Back in the day old age for the masses meant the shame of the workhouse. You were taken off to the knackers yard. Someone realised, if you donated a few pence of your monthly wages to a fund that gained interest, you could get it back on a monthly basis to assist with your old age, non-working days.
A stroll through the development of state pensions is an eye opener, with or without the aid of a Zimmer. For perspective, it should be noted the UK and USA’s Social Security systems – two lands that boast of their wealth – is one of the least generous public pension systems among advanced countries, according to a report by the Organisation for Economic Co-operation and Development.
The first “old age” pension was introduced by a Liberal Government in 1908 not all that different from the Tory-leaning liberals with which you and I are familiar today.
Scot Sir Henry Campbell-Bannerman was a radical: pensions, a united Ireland, free school meals, and free trade were a few of his beliefs. He served three years and then – terminally ill – handed the baton to H.H. Asquith as Prime Minister, (Lloyd George came later) all leading a government in reform mood, but cautious about implementing anything in a universal way. The administration did abolish the Lord’s veto over Commons business, and reduced parliaments from 7 to 5 years. (Theresa May has reduced them to as short or as long as you want.) Reforms were selective.
How much were pensions?
The pension paid five shillings a week, (worth around £14 today) and 7 shillings and 6 pence to married couples. A pension at 70 sounds humane, but the gallows humour at the time of the introduction had the average life expectancy at 47.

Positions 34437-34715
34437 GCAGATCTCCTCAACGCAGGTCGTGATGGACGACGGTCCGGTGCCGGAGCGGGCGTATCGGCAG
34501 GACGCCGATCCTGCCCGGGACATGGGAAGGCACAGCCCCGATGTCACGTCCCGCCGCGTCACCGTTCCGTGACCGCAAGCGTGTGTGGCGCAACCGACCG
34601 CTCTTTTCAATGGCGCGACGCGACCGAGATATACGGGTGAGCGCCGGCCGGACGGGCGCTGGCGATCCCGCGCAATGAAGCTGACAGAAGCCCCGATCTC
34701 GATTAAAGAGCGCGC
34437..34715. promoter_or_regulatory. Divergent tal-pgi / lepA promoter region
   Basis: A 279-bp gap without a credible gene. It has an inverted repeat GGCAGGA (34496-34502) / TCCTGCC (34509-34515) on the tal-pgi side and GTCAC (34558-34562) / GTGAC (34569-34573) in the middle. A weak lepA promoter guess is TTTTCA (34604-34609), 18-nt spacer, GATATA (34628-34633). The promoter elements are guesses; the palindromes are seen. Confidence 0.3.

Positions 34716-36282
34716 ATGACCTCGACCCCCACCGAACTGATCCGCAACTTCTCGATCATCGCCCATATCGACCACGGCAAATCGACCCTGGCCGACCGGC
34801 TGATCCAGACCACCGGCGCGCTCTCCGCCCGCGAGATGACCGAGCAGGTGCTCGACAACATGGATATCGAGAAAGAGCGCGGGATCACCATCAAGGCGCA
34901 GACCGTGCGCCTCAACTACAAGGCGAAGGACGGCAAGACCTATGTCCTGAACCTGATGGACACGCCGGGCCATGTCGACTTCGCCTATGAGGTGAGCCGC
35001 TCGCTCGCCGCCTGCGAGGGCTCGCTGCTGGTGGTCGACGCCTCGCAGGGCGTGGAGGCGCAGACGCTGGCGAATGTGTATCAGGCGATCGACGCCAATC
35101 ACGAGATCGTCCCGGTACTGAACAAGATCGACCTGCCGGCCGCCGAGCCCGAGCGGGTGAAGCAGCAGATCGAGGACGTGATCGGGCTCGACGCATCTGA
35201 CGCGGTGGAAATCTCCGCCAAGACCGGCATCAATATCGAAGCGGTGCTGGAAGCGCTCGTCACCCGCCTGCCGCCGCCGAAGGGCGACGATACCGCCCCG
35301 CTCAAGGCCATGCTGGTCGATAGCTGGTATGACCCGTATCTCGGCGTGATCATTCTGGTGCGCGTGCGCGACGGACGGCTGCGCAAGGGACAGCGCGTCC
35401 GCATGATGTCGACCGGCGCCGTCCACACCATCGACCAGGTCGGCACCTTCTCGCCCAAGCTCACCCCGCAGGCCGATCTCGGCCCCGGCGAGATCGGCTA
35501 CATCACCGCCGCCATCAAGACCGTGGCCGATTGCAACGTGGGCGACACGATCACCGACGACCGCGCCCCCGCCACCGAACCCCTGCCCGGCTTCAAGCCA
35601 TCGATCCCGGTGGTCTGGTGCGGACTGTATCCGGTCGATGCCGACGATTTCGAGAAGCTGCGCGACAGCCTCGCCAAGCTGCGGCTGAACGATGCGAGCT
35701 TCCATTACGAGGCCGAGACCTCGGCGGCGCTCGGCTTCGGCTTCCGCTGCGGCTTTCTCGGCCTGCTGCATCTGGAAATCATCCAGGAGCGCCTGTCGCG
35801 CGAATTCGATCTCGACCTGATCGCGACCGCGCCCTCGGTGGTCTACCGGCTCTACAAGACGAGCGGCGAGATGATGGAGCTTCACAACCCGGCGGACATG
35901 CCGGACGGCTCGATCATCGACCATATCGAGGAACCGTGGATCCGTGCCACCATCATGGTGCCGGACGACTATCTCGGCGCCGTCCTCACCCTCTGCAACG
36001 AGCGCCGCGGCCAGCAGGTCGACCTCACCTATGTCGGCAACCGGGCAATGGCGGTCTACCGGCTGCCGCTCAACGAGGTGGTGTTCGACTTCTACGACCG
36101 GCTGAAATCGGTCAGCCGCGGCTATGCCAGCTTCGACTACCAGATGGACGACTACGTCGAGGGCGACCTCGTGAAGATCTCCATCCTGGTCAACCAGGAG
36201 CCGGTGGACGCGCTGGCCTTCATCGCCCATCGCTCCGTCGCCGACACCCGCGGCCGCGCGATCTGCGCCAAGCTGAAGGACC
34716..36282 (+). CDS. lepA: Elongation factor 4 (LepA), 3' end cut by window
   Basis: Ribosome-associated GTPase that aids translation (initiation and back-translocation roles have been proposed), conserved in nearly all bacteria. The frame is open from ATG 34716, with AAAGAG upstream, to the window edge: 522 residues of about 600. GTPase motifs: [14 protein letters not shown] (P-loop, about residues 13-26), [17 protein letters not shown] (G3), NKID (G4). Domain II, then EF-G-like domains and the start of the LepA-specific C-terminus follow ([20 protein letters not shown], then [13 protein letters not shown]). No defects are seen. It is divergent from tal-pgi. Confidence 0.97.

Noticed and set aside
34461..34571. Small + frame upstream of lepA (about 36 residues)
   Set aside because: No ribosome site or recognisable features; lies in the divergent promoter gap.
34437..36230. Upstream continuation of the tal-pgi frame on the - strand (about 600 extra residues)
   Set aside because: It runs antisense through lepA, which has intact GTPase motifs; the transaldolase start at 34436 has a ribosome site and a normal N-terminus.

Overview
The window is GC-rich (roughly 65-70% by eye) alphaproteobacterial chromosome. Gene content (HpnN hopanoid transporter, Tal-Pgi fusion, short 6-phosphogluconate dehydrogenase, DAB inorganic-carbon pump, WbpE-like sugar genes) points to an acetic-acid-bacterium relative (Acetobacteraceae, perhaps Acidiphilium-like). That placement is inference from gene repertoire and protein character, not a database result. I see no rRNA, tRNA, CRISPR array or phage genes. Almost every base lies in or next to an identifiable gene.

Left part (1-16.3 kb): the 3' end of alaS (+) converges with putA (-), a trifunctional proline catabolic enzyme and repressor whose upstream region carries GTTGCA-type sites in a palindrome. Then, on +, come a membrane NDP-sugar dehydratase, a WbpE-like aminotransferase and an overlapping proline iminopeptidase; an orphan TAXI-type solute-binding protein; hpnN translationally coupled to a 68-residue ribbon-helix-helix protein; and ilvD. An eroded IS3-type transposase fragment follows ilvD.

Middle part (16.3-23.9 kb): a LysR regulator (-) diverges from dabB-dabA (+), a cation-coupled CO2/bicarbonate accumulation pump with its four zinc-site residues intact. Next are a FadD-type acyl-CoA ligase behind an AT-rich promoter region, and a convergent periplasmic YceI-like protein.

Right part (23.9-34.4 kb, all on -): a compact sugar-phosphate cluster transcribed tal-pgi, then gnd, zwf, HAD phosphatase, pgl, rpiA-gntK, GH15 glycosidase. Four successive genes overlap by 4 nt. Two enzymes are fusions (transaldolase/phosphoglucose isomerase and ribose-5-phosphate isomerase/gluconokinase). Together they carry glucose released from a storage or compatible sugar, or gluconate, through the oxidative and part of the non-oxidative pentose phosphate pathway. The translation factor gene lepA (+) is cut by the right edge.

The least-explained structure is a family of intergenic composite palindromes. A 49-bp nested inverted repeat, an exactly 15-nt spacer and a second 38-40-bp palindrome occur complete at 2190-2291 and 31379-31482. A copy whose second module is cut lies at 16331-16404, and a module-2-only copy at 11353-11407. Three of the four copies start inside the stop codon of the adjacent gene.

The pension was only only available to men aged over 70. (Sound familiar?) You didn’t get one if you were homeless, a drunkard, had been in prison within the previous ten years, had too much furniture, (IKEA would be shocked!) and earning more than £31. 10s a year, the 10 shillings an arbitrary sum worked up by some faceless bureaucrat.
In other words, you had to pass a character test. To pass the test of ‘Good Character’ you generally needed to dress well, be clean and tidy, pay attention to bourgeois good manners, and know your place in society. Pretty well, how we judge a man of good character today!
Finally, you got no pension if you were in a lunatic asylum, mentally ill or not, or in receipt of “poor relief”.
From those conditions you begin to perceive where the British right-wing are aiming to take us in the 21st century.
Who dispensed the pension?
A pension application form came from the Post Office, and you also collected your pension from a local post office to avoid you being seen in lowly company, such as community poor house associations. The government cared about personal dignity.
The claims were assessed by the Pension Officers and then sent to the Local Pension Committee for approval.
Was the state pension the first pension?
Pensions specific to categories of trades already existed. Schemes covering civil servants, teachers and police were set up in the 1890s. Railway companies were the first industrialists to offer pensions, followed by Reuters in 1882, WH Smith in 1894 and Colmans in 1899.